Avoiding the Draft Is an Old American Tradition


A large group of American male Reserve Officers Training Corps students gather to protest the U.S. draft in the late 1930s. / Anthony Potter Collection/Getty Images

It is a myth that during the two world wars, men signed up in droves to fight.


By Dr. Amy Rutenberg
Assistant Professor of History
Iowa State University


Introduction

Fear of imminent war and a draft have escalated in the wake of U.S. forces killing Iranian general Qassem Soleimani in early January.

Misinformation spread across social media platforms. The Selective Service System’s website crashed on Jan. 3.

Some people even received fraudulent texts, supposedly from the Army Recruiting Command, telling them that they had been selected for the draft.

But there is no draft in the United States at the moment and there hasn’t been one since 1973, when the Vietnam War ended. A 1979 law renewed the requirement that men register with the Selective Service on their 18th birthdays, but the agency cannot conscript anyone without approval from both houses of Congress and the president.

Nevertheless, the fear felt by young men and those who love them was real, and it’s a fear with a history.

Draft Avoidance Is Not New

American men have long looked for ways to avoid the draft. In the wake of Soleimani’s death, some young men took to Twitter, threatening to cancel their federal student loan applications because the law requires them to be registered with the Selective Service in order to qualify for financial aid. But this is only the latest iteration of attempted draft avoidance behavior.

Most people associate the 1960s, when the Vietnam War was raging, with draft resistance. Stories about how to beat the draft traveled widely then by word of mouth. By 1972, rumors about the lengths to which men would go to fail their pre-induction physicals had become common enough that scholars of folklore had noticed. Reports of men tattooing obscenities on their bodies, traveling to Tijuana for surgery to ruin rather than fix knees, or even hiding live animals in bodily cavities during their exams made the rounds.

But draft resistance has much earlier origins in the U.S. During the Civil War, poorer white men in the North and the South felt especially targeted by draft laws that offered wealthier white men legal means to avoid military service.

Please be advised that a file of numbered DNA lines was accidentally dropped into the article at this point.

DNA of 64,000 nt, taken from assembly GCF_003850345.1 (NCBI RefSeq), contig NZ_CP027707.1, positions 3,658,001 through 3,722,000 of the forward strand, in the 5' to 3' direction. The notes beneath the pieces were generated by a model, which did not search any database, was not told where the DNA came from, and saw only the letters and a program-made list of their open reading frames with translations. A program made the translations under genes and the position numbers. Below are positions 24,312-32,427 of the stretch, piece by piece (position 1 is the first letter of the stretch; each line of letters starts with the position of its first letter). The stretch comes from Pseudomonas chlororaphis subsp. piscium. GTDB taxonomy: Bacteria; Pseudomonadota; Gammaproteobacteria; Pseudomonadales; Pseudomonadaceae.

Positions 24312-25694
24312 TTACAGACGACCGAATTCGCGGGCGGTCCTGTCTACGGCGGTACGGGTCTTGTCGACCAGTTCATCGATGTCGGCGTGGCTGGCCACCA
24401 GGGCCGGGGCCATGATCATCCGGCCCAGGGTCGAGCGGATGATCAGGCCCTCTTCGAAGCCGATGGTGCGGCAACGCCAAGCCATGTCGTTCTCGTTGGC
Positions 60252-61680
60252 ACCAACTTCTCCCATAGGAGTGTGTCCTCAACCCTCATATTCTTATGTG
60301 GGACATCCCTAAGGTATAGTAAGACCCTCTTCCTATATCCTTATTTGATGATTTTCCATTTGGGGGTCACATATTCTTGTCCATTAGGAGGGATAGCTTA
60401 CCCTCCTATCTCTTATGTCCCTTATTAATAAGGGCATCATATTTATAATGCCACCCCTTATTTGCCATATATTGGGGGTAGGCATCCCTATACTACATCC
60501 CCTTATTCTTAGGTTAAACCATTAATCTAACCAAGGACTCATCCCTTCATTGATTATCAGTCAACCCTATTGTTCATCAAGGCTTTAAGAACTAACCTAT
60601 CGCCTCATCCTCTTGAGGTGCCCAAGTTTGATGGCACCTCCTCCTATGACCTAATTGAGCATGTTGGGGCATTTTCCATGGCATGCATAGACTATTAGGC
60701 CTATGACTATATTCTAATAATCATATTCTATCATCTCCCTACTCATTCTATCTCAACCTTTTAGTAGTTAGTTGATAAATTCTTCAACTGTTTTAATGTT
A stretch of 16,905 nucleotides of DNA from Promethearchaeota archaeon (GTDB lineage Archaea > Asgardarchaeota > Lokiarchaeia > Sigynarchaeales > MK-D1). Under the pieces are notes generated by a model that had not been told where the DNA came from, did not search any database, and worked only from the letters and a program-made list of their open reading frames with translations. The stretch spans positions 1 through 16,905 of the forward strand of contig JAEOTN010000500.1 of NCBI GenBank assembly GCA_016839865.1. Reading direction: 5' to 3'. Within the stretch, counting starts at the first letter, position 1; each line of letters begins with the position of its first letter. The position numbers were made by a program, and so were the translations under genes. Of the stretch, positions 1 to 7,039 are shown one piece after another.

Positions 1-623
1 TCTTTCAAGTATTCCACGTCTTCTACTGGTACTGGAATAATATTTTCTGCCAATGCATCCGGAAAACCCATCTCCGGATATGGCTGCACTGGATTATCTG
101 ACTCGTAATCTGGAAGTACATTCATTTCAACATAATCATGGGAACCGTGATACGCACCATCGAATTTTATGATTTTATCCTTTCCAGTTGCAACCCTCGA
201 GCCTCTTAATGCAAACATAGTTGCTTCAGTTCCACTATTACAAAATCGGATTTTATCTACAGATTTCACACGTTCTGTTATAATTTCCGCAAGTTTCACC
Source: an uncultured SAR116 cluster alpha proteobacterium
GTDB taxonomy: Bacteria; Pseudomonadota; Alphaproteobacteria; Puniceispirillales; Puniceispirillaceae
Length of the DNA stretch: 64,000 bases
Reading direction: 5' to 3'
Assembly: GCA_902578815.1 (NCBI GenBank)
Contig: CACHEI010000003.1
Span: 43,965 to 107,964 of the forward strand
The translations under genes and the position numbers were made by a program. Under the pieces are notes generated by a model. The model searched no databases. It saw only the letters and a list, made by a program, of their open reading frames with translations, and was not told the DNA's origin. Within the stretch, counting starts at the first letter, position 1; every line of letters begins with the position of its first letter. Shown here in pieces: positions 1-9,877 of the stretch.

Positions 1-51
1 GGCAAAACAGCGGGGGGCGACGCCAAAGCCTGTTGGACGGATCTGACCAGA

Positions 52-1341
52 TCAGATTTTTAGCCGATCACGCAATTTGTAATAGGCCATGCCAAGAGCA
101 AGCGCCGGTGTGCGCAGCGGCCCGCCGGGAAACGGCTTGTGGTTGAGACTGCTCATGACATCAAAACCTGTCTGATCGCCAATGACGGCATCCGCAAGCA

In the Confederacy, their discontent eventually forced a change to the law, limiting the ability of the wealthy to evade the draft. In the North, poor white men’s fear and resentment famously led to draft riots in New York City in 1863. Over the course of five days, mobs of disgruntled white workers and their families targeted government buildings and then African Americans and black-owned buildings and businesses. They blamed the government for the draft and African Americans for the war, especially in the wake of Abraham Lincoln’s signing of the Emancipation Proclamation earlier that year.

A World War II recruiting poster, based on an earlier one from World War I, featuring Uncle Sam and the words ‘I Want You.’ Designed by James Montgomery Flagg. / Library of Congress

During World War I the Selective Service depended on massive public media campaigns in order to convince men that they should comply with the draft. While most ultimately acquiesced, local boards faced significant resistance.

But even during World War II, a moment of supposed unity and resolve to beat Nazi Germany and Imperial Japan, American men balked at the draft. While the lasting memory is of the “Greatest Generation” rushing to join up in the wake of the attack on Pearl Harbor, their willingness is more myth than reality.

Babies over Bombs

It is true that almost 80% of American men born in the 1920s eventually served in the military during World War II and relatively few declared themselves as conscientious objectors or actively resisted the draft.

But millions of men searched for legal ways to avoid qualifying for the draft in the first place. It was only after the Selective Service tightened the regulations governing deferments that the federal government was able to pull so many men into uniform.